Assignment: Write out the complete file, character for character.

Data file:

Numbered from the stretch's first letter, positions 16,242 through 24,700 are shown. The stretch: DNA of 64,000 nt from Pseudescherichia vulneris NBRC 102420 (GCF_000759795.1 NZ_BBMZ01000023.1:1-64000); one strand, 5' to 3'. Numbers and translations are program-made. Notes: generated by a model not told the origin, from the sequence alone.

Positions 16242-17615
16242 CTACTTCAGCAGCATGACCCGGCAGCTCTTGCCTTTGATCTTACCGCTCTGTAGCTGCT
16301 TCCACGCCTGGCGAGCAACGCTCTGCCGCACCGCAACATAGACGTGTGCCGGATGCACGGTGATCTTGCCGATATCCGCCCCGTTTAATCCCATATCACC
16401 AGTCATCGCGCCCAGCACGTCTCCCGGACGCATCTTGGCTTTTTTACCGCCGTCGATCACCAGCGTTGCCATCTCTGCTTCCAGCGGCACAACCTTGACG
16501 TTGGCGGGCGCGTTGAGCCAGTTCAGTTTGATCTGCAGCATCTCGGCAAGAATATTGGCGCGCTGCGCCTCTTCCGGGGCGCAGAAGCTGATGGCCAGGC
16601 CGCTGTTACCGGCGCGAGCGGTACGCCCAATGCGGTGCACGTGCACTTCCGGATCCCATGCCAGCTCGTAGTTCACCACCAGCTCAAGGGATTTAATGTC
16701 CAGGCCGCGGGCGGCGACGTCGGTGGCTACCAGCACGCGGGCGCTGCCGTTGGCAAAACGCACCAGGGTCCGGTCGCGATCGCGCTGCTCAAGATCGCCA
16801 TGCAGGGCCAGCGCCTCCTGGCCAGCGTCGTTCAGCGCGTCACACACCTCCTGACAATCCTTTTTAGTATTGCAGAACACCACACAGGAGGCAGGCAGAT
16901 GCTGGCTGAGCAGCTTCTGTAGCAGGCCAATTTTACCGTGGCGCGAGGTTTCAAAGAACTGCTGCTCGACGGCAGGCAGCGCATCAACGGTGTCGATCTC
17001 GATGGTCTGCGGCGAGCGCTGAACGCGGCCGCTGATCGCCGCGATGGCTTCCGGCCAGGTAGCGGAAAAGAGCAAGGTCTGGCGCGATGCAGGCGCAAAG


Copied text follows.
Numbered from the stretch's first letter, positions 16,242 through 24,700 are shown. The stretch: DNA of 64,000 nt from Pseudescherichia vulneris NBRC 102420 (GCF_000759795.1 NZ_BBMZ01000023.1:1-64000); one strand, 5' to 3'. Numbers and translations are program-made. Notes: generated by a model not told the origin, from the sequence alone.

Positions 16242-17615
16242 CTACTTCAGCAGCATGACCCGGCAGCTCTTGCCTTTGATCTTACCGCTCTGTAGCTGCT
16301 TCCACGCCTGGCGAGCAACGCTCTGCCGCACCGCAACATAGACGTGTGCCGGATGCACGGTGATCTTGCCGATATCCGCCCCGTTTAATCCCATATCACC
16401 AGTCATCGCGCCCAGCACGTCTCCCGGACGCATCTTGGCTTTTTTACCGCCGTCGATCACCAGCGTTGCCATCTCTGCTTCCAGCGGCACAACCTTGACG
16501 TTGGCGGGCGCGTTGAGCCAGTTCAGTTTGATCTGCAGCATCTCGGCAAGAATATTGGCGCGCTGCGCCTCTTCCGGGGCGCAGAAGCTGATGGCCAGGC
16601 CGCTGTTACCGGCGCGAGCGGTACGCCCAATGCGGTGCACGTGCACTTCCGGATCCCATGCCAGCTCGTAGTTCACCACCAGCTCAAGGGATTTAATGTC
16701 CAGGCCGCGGGCGGCGACGTCGGTGGCTACCAGCACGCGGGCGCTGCCGTTGGCAAAACGCACCAGGGTCCGGTCGCGATCGCGCTGCTCAAGATCGCCA
16801 TGCAGGGCCAGCGCCTCCTGGCCAGCGTCGTTCAGCGCGTCACACACCTCCTGACAATCCTTTTTAGTATTGCAGAACACCACACAGGAGGCAGGCAGAT
16901 GCTGGCTGAGCAGCTTCTGTAGCAGGCCAATTTTACCGTGGCGCGAGGTTTCAAAGAACTGCTGCTCGACGGCAGGCAGCGCATCAACGGTGTCGATCTC
17001 GATGGTCTGCGGCGAGCGCTGAACGCGGCCGCTGATCGCCGCGATGGCTTCCGGCCAGGTAGCGGAAAAGAGCAAGGTCTGGCGCGATGCAGGCGCAAAG